Boeing is bringing science fiction to life with its most recent patent for a “Method and system for shockwave attenuation via electromagnetic arc.” It's essentially a force-field, originally designed to protect armored military vehicles in active combat areas.
Here's how it would work: upon detecting the shockwave from a nearby explosion, the system would use an electrical, microwave or laser arc to “superheat” the atmosphere immediately surrounding the vehicle. What results would be a “heated, plasma-like medium between the target and the explosion that would act as a buffer and shield from any shockwave.”
The effects would be temporary, just long enough to absorb and deflect enough of a shockwave to protect the targeted vehicle and anyone nearby. That's not the only thing Boeing's working on either. The aircraft and defense company also recently received a patent covering “Three dimensional printing of parts,” a system and method for using 3D printers to create non-metallic aircraft parts.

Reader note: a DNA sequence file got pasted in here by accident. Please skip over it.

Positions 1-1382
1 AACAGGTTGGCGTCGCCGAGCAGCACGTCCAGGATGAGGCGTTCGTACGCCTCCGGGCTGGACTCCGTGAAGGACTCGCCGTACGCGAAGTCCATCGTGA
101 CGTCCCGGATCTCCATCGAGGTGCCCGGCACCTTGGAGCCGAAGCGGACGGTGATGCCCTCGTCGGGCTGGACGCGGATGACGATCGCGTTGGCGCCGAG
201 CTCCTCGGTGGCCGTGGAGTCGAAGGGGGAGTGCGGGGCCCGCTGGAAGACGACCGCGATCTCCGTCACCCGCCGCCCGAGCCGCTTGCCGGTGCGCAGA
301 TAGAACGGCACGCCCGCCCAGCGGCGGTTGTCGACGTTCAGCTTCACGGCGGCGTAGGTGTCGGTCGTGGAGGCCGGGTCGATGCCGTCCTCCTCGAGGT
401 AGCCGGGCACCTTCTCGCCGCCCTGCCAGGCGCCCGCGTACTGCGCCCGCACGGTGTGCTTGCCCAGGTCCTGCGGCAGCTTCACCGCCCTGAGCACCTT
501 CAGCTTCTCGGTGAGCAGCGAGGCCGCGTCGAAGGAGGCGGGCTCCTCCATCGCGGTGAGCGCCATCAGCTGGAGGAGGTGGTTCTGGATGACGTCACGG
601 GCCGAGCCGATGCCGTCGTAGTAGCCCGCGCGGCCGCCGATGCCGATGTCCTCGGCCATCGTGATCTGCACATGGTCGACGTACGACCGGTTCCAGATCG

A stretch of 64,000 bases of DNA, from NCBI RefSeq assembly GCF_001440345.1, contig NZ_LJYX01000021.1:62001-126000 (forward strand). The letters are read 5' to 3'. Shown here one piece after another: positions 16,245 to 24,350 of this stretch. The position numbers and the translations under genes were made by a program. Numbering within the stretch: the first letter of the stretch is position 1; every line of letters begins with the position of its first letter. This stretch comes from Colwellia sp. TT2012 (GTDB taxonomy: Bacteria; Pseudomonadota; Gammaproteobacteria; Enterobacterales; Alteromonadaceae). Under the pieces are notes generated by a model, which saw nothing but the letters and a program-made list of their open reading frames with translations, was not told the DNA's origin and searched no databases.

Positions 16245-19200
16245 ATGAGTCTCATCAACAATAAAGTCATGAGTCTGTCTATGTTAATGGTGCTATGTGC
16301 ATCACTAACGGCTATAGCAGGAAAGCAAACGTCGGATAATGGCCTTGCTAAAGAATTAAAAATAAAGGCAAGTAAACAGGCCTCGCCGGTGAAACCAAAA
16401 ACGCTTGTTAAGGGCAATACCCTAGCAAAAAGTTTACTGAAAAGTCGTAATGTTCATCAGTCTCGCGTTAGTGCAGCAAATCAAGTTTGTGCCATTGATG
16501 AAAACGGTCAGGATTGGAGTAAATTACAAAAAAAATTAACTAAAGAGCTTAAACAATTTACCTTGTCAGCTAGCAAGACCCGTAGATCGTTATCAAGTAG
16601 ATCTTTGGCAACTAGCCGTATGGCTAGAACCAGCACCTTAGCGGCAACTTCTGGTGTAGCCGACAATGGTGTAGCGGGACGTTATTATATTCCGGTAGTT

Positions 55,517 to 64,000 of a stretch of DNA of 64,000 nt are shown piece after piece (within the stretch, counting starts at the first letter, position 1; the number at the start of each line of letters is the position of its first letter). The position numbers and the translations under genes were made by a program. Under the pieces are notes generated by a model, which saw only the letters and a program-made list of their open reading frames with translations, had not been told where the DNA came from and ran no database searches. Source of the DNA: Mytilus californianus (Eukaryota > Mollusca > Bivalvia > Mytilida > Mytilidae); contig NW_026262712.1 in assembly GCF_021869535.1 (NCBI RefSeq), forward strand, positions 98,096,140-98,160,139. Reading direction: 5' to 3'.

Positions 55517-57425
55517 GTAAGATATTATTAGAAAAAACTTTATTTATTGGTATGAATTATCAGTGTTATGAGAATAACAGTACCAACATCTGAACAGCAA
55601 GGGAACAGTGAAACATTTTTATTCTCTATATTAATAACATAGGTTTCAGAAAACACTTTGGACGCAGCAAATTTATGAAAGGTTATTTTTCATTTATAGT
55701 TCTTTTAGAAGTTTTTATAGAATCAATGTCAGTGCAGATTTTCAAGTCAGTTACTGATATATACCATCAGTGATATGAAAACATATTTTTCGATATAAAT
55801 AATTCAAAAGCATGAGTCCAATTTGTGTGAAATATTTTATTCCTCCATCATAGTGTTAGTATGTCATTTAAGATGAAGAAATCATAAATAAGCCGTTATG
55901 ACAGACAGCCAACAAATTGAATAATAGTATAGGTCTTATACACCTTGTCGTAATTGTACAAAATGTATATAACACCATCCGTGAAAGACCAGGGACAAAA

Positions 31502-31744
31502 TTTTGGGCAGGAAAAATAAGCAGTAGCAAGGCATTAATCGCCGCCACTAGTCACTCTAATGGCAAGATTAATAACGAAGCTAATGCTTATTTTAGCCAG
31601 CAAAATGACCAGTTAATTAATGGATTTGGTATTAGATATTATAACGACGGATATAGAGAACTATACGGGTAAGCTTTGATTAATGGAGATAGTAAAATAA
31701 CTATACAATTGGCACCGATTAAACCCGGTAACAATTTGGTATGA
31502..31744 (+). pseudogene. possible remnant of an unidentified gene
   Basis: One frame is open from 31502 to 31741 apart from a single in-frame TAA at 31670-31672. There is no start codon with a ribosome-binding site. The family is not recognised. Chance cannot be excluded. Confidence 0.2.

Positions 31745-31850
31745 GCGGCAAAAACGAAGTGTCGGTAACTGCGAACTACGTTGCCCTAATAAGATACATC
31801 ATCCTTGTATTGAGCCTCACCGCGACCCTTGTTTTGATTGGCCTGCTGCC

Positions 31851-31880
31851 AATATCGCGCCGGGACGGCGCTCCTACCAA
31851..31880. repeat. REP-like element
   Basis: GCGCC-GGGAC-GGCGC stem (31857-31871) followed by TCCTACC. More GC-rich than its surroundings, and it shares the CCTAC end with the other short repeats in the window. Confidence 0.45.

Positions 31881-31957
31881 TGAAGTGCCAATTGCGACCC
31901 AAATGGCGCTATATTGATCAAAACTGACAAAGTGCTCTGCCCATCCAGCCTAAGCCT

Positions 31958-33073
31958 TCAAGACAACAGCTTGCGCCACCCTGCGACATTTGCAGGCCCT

Boeing's no stranger to the art of 3D printing. The company currently has roughly 300 different part types, and approximately 20,000 parts, being used on its aircrafts, all of which have been produced using 3D printers. Patents like these are what continue to keep Boeing in the lead when it comes to innovation and aerospace technology.
The company currently holds over 7,400 patents world-wide, and according to intellectual property management vice president Rob Gullette, Boeing's focus is on quality. In a press release earlier this year, Gullette commented that, “The results of our initiatives...indicate that, contrary to popular belief, large companies like Boeing do provide a rich environment in which innovation can thrive."
For more information, check out www.boeing.com.